During the lectures the teacher introduces the main elements of the historical and cultural context and the profiles of authors and texts, using both the course bibliography and further textual or visual materials available for students in the Library of the Section of Modern Languages (UNIPR), such as printed and digital materials (databases), as well as materials available online at sites such as www.archive.org and Google Books. In this way, students will be invited to create their own individual study and research projects, encouraging them to carry out original approaches to and independent analyses of the issues and problems raised by the tutor during the course.
Assessment methods and criteria
Assessment of knowledge and skills is by oral exam in English. The questions during the exam centre on the materials and problems discussed during the lectures and seminar, as well as on the texts and materials independently examined by the student. Moreover, in terms of personalization of the syllabus, the student may prepare an oral presentation on a topic of his/her choice (previously agreed with the teacher) related to the questions, issues, texts and authors examined in the course.
The knowledge and skills to be assessed in the exam are:
. oral proficiency in English corresponding to the level expected for students of the relevant year of the Laurea Magistrale and full competence in the specific terminology of literary studies;
. knowledge of the texts, authors, ideological contexts and formal issues examined during the course;
. the ability to study independently, to rework course content in an original way, to build personalized and original study projects, to carry out research using print and digital resources, to solve problems related to the decoding of complex texts from different historical and cultural periods, and to make autonomous judgments and communicate content, analysis and judgments in well-argumented,competent and convincing ways both to non-specialists and non-specialists.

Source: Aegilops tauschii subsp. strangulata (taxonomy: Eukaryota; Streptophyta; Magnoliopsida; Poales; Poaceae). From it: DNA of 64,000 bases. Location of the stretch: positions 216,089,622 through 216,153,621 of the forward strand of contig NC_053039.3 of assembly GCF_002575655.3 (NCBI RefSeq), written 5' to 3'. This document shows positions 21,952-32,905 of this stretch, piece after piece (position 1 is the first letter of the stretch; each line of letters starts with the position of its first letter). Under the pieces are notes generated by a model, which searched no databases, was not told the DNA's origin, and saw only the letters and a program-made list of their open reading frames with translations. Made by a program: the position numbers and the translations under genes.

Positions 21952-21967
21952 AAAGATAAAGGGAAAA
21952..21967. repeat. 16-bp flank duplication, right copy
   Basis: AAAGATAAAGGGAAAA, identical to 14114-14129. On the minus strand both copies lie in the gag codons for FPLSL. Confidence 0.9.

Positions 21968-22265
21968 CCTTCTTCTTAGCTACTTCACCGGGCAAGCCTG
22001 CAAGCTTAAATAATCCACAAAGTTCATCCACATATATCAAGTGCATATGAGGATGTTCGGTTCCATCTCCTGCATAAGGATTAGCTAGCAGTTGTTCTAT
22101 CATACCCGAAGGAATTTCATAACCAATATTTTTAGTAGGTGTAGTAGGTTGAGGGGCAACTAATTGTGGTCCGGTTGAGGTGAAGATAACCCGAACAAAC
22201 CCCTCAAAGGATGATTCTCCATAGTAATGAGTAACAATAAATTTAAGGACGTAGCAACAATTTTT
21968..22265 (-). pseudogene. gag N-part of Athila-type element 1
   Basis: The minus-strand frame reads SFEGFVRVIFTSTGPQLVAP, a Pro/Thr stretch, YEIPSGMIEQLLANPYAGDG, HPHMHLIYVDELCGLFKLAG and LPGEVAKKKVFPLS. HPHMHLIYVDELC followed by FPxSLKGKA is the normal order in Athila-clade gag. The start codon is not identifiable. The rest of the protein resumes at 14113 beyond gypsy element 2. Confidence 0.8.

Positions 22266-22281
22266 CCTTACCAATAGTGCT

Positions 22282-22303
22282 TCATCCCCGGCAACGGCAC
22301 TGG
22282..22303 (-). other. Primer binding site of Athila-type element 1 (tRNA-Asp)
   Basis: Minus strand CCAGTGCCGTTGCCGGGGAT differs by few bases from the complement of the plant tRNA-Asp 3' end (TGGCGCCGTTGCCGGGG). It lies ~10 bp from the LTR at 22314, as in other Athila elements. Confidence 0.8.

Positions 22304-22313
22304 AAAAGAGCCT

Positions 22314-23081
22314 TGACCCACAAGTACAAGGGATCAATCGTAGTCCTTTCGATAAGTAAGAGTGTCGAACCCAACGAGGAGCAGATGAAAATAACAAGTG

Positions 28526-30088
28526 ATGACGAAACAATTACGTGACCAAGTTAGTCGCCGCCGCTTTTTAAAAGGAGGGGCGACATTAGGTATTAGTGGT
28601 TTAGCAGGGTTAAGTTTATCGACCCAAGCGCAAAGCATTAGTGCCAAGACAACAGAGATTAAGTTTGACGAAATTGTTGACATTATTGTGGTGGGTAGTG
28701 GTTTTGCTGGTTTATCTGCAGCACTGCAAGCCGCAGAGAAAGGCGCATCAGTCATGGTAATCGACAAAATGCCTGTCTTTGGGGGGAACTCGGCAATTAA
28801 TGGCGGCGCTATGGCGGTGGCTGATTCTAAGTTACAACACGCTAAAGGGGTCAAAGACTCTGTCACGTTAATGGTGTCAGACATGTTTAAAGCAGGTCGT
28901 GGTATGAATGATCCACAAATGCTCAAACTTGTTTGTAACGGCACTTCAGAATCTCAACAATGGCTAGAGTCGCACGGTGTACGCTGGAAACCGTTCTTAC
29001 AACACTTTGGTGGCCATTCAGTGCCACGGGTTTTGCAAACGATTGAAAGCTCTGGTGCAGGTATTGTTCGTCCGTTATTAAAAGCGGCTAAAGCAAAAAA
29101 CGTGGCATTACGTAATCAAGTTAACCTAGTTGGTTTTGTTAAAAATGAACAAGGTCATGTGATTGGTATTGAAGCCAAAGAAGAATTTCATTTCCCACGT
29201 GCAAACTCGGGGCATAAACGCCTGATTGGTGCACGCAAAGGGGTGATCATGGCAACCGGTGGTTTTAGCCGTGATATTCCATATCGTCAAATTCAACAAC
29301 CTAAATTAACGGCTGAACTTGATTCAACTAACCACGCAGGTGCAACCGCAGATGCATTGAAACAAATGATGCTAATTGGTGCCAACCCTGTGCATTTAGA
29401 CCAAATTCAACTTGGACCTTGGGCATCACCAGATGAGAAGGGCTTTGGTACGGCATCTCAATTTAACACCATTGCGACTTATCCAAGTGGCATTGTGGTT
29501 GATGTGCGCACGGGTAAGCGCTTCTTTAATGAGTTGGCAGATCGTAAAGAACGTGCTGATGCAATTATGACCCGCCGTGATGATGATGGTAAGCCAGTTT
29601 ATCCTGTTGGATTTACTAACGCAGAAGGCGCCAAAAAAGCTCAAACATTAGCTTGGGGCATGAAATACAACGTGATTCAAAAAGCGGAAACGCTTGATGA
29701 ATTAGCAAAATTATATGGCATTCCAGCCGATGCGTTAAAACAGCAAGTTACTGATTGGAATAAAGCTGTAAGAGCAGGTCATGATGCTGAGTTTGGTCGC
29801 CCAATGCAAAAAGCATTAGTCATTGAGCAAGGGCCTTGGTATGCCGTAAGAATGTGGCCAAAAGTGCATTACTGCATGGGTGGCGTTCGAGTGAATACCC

A fail is determined by the lack, demonstrated by the student during the oral examination, of an understanding of the minimum content of the course, the inability to express oneself in English at the level of proficiency expected of students of the relevant year of the Laurea Magistrale, by a lack of autonomous preparation, the inability to solve problems related to information retrieval and the decoding of complex texts, as well as an inability to make independent judgments and communicate content, analysis and judgments in well-argumented,competent and convincing ways both to non-specialists and non-specialists. A pass (18-23/30) is determined by the demonstration on the part of the student of having learned the fundamental and minimum contents of the course, the ability to express oneself at a level of in English which, despite simplified communicative strategies, presents some characteristics of the level of proficiency expected of students of the relevant year of the Laurea Magistrale, an adequate level of autonomous preparation and ability to solve problems related to information retrieval and the decoding of complex texts, as well as an acceptable level of ability in making independent judgments and communicating content, analysis and judgments in well-argumented,competent and convincing ways both to non-specialists and non-specialists. Middle-range scores (24-27/30) are assigned to the student who produces evidence of a more than sufficient level (24-25/30) or good level (26-27/30) in the evaluation indicators listed above. Higher scores (from 28/30 to 30/30 cum laude) are awarded on the basis of the student’s demonstration of a very good or excellent level in the evaluation indicators listed above.